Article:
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Ballad of Nigger Jim RealAudio Buy
Text by David Weber. Sung by H K Gruber.

Boycott of Jewish stores
SA men campaign through the streets of Berlin, calling for support for a nationwide boycott of Jewish businesses in April 1933.
The Ballad of Nigger Jim (1930)—composed in a European interpretation of Dixieland jazz—is a critique of racial segregation or "Jim Crow" policies in the United States. Just a few years later, after Hitler's rise to power, similar laws would isolate the Jewish community in Germany. The small jazz combo used in this song was popular with avant-garde European composers in the 1920s, particularly in Berlin. The choice of wind instruments, percussion, banjo, plucked strings and piano also was suitable for the limited range of the new sound recording technologies. Here's a translation of the first verse and refrain:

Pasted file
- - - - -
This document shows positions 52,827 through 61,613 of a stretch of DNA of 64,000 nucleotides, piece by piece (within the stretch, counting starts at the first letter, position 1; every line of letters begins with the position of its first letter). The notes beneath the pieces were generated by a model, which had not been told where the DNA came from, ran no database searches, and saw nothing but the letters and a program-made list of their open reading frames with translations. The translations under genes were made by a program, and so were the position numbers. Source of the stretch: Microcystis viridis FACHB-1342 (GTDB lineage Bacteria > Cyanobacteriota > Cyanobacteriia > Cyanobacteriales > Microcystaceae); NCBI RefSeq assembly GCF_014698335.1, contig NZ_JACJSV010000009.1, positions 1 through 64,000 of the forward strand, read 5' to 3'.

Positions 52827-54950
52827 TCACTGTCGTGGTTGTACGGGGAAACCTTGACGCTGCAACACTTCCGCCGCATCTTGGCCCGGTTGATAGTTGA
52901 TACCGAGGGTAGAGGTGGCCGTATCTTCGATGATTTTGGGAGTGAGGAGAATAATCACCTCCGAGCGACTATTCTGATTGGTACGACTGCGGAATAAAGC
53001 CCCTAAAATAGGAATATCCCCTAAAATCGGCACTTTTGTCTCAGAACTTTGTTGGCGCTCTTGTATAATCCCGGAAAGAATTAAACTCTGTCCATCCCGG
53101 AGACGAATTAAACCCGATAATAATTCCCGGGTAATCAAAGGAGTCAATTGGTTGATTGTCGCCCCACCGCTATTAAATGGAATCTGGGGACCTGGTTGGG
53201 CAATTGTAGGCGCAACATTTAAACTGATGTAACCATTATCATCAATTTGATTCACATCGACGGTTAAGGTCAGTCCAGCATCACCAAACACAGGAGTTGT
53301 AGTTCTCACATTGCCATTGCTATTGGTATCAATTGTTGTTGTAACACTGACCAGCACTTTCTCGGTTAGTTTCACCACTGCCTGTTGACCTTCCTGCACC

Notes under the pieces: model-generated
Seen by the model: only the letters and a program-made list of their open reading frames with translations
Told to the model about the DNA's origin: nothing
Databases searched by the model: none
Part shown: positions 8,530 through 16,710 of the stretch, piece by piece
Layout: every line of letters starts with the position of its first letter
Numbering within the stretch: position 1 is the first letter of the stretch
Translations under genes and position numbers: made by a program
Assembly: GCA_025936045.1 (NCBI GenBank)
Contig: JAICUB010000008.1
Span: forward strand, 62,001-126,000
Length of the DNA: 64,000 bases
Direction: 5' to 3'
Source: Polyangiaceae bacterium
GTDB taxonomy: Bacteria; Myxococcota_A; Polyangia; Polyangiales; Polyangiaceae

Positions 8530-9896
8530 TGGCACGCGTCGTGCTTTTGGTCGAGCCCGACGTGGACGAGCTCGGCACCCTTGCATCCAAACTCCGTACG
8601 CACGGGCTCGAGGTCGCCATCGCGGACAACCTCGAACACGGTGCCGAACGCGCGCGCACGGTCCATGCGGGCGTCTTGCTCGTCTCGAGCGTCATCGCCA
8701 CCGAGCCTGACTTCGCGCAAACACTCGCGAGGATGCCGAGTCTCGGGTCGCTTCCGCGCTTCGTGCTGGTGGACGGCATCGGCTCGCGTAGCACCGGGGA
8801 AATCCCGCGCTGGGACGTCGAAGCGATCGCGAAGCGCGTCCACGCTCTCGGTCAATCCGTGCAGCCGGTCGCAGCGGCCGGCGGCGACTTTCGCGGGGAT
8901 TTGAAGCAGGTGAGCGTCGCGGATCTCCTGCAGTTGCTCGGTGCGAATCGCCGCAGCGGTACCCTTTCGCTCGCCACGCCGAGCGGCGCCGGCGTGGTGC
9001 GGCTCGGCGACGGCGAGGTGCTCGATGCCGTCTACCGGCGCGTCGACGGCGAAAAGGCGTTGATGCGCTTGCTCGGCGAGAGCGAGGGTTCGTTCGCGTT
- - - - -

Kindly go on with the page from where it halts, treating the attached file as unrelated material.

When Nigger Jim left the jungle
and brought a ticket for the streetcar,
between Harlem and Manhattan,
between Harlem and Manhattan,
a gentleman roared:
"Get out, you dirty nigger:
want do you think you're doing here,
sitting with us white-collar workers?"

So they took him by his ear
and threw him off the car
and down the pavement he rolled.
Then the men with the lighter skin
continued discussing how they had built the city
and also the beautiful railway.

That's why there's a compartment
for white gentlemen,
That's why there's a compartment
for black gentlemen
on the streetcar, on the streetcar,
my boy, pay attention.
That's why there's a compartment,
my boy, pay attention!

Music sample © 1998 BMG Classics.

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